By Benjamin J.A. Sauter, Jonathan D. Cogan & Lydia L. Halpern, Kobre & Kim LLP
Overreach by the U.S. Commodity Futures Trading Commission (CFTC) is an unfortunate reality. As we have written previously, the CFTC often tries to punch above its weight by asserting aggressive and untested legal theories, hoping to bulldoze companies into submission while generating precedent for new rounds of investigations, all with the predictable side effect of chilling legitimate trading activity.
Recent CFTC actions and anecdotal evidence suggest that the regulator is deploying this playbook once again, this time in the arena of so-called “fictitious” or “wash sale” trading activity. Individuals and companies confronting these types of investigations or enforcement actions should know that there is room to push back against the regulator’s aggressive theories.
Treading New (and Shaky) Ground in Spot Commodity Markets.
The CFTC’s authority over “fictitious” or “wash sale” trading is not as broad as it would like companies to believe. For one, the provision of the Commodity Exchange Act (CEA) that specifically prohibits such trading does not on its face apply to spot commodity markets. This means that most trading activity in spot markets, including most cryptocurrency trading, is not subject to the CEA’s express prohibition against wash sales.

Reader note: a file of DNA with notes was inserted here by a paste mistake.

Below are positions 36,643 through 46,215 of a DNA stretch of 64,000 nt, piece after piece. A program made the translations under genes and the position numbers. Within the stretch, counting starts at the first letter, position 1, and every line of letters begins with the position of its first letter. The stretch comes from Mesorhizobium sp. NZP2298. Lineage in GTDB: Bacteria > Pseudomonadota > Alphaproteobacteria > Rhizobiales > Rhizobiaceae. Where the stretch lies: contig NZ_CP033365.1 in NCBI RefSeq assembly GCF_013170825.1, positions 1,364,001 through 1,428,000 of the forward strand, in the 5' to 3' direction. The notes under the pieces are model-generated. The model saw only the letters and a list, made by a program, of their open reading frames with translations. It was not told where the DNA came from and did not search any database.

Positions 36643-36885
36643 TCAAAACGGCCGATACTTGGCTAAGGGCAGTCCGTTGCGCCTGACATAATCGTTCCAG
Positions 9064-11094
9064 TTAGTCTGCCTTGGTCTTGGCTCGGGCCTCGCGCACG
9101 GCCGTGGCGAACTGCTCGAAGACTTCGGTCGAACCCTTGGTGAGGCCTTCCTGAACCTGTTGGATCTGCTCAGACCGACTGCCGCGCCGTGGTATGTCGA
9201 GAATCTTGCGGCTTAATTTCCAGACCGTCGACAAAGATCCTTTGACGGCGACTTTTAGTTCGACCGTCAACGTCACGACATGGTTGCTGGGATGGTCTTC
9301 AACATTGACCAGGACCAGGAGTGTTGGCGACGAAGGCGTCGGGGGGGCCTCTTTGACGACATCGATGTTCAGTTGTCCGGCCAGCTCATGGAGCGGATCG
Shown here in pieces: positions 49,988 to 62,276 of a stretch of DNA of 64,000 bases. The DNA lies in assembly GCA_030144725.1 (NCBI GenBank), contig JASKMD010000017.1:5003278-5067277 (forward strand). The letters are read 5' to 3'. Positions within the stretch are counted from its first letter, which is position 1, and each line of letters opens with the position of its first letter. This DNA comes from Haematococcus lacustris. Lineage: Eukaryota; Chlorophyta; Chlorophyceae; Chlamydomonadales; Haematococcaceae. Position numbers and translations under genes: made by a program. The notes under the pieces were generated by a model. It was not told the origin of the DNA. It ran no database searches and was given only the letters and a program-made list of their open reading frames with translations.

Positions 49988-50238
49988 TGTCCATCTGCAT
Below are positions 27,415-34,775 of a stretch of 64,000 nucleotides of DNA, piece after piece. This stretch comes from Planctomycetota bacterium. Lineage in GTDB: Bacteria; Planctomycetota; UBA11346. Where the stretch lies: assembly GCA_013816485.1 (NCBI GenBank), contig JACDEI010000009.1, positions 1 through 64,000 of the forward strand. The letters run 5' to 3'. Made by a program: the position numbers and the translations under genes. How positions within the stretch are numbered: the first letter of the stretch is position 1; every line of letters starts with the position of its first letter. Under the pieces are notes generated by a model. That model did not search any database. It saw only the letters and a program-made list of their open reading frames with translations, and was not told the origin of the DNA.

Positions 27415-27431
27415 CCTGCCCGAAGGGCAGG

The exclusion of spot commodities from the CEA’s wash sale prohibition was a deliberate choice by Congress. When Congress passed the Dodd-Frank Act in 2010, it broadened certain sections of the CEA to apply to spot commodity markets, but chose not to extend the wash sale prohibition in a similar manner. The statutory structure and history provides strong evidence that Congress did not want the CFTC policing wash-sale trading activity in spot commodity markets.
Despite this clear limitation on its regulatory authority, recent data points suggest that the CFTC is trying to circumvent its jurisdictional boundaries by charging self-match trading activity in spot commodity markets as “false reporting” or “market manipulation” violations. This overreach presents legal theories that have not yet been tested in court – and opportunities for targets of CFTC investigations to mount a resistance.
In particular, Congress has long treated wash sales as a unique type of conduct, regulated in a statutory section separate and apart from the CEA’s prohibitions against market manipulation and other trading infractions. Reflecting this statutory framework, CFTC regulations, exchange rules and industry practice have produced a complex web of guidance surrounding when self-match activity in derivatives markets is acceptable.
There is no evidence that Congress authorized the CFTC to cast aside these established understandings simply by charging self-match trades as a different type of legal violation. Companies should not assume that the CFTC has authority to shoehorn alleged wash sales into other legal theories just because it says so. This is particularly true in markets, like spot commodity and cryptocurrency markets, where the agency does not even have ongoing regulatory authority. If left unchallenged, the CFTC’s novel theories could perversely end up giving it broader enforcement authority in spot commodity markets than it has in regulated derivatives markets.